A Boogala, A Boogala!
No, this isn’t about the movie St. Elmo’s Fire. This is a natural phenomenon. Some people think that it is the same as ball lightning. It isn’t though. Ball lightning floats in the air like a soap bubble. It has also been known to float right through a window and come down a chimney. St. Elmo’s Fire always is attached to something.
Where did the term, St. Elmo’s Fire, come from? Elmo is short for Erasmus. He was a bishop from Sicily, who lived around AD 300. After becoming terminally ill during a storm at sea, Elmo promised the sailors that after he died, he would appear to them if their ship was going to be saved.
After a while, a light appeared at the mastheads. The men survived and St. Elmo became the patron saint of sailors.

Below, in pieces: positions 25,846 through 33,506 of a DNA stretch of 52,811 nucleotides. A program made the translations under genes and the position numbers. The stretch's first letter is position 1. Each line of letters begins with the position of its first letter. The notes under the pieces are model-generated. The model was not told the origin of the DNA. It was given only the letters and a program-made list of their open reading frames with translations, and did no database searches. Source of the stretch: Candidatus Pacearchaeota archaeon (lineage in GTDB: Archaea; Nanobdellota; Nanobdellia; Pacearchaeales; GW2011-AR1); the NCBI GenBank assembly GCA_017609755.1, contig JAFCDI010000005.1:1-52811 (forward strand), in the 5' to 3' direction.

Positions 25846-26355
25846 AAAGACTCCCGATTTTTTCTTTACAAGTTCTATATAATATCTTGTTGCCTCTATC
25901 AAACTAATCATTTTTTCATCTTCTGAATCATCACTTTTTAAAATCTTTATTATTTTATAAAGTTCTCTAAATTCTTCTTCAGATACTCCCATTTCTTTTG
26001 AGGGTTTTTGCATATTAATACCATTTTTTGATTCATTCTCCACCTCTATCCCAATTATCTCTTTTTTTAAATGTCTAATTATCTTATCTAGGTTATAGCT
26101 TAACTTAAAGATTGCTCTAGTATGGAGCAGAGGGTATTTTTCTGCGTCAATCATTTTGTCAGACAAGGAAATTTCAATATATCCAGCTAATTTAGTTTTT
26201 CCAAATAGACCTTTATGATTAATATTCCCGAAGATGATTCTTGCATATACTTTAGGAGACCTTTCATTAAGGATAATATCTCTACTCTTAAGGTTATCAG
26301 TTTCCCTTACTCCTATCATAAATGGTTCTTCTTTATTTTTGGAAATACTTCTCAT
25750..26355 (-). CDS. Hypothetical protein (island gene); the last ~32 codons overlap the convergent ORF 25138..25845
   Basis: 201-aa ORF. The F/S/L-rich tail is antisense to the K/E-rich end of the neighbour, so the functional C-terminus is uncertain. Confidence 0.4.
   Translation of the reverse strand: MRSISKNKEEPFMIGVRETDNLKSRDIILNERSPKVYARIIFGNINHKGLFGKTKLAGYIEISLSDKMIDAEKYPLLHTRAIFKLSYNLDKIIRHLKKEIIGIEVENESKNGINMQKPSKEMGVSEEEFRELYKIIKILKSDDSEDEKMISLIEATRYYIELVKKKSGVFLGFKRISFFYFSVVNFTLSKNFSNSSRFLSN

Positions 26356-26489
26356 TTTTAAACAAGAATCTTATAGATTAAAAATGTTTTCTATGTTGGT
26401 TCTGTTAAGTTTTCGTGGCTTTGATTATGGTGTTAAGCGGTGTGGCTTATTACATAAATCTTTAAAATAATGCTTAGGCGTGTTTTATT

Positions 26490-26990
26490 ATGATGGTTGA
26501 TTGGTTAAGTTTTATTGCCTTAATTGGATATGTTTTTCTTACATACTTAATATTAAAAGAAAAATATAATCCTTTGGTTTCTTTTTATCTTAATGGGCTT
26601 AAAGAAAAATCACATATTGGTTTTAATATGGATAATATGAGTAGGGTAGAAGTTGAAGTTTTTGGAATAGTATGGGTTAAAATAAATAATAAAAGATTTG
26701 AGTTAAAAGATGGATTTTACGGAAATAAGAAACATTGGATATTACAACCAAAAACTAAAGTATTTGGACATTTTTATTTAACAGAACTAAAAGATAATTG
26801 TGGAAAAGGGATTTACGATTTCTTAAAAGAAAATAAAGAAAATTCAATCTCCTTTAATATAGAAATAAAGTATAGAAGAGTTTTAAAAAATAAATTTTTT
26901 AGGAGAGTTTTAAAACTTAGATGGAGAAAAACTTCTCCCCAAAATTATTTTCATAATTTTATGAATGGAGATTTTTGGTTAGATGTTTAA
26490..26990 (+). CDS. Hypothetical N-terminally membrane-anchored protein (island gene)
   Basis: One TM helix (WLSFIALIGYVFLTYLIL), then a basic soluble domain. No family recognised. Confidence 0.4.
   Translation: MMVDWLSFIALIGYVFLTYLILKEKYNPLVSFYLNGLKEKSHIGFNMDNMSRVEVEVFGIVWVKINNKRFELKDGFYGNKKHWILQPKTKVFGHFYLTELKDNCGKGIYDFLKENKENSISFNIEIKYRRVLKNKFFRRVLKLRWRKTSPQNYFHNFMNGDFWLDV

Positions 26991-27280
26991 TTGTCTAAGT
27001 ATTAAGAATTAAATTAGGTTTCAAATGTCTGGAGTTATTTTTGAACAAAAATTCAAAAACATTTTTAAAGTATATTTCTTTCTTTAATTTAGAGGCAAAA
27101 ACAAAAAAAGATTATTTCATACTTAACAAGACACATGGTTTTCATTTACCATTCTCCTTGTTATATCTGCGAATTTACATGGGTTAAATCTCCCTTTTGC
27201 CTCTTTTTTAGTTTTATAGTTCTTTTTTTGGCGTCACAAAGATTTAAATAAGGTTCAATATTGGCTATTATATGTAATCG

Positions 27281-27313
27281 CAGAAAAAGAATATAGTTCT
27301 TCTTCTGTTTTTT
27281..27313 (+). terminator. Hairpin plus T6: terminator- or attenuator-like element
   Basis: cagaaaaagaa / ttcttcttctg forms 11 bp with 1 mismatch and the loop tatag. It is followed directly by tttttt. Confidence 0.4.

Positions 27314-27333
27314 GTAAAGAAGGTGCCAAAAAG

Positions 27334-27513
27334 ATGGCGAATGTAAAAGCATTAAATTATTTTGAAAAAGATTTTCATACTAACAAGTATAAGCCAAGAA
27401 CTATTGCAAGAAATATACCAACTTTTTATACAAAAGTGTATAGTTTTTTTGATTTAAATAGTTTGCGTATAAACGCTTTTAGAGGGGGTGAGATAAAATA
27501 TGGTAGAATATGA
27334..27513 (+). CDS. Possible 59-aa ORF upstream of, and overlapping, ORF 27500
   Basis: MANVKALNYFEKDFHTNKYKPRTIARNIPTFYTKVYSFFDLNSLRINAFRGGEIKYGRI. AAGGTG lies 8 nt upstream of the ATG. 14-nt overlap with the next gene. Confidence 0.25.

Good or Bad, Sailor Omens?
Depending on the sailors, some thought it was a good omen. Some thought it to be a bad omen. A few even thought it was sailors who died that wanted to be prayed for.
What is happening? Well, a very smart man, Benjamin Franklin hypothesized that if you were to point a rod at the sky during a lightning storm, it would light up. Just like St. Elmo’s Fire. I know that is one experiment we will not be doing at home.
St. Elmo’s fire is different than lightning. St. Elmo’s fire has about 1,000 volts per centimeter near a pointed object. Whereas lightning has 10,000 volts per centimeter. Some who have experienced it said that they can hear it and their hair stands on end. It has not proved to be dangerous though, just eerie.
St. Elmo’s Fire is plasma. It is also conductive and fluoresces with light. Depending on what kind of gases are in the air, determines the type of glow. Our atmosphere has Nitrogen and Oxygen. This mixture creates a blue/violet glow. That is why with lightning and with the St. Elmo’s fire, they glow a blue/violet color.
I think it would be absolutely, amazing to experience these natural phenomena’s, just from a safe distance.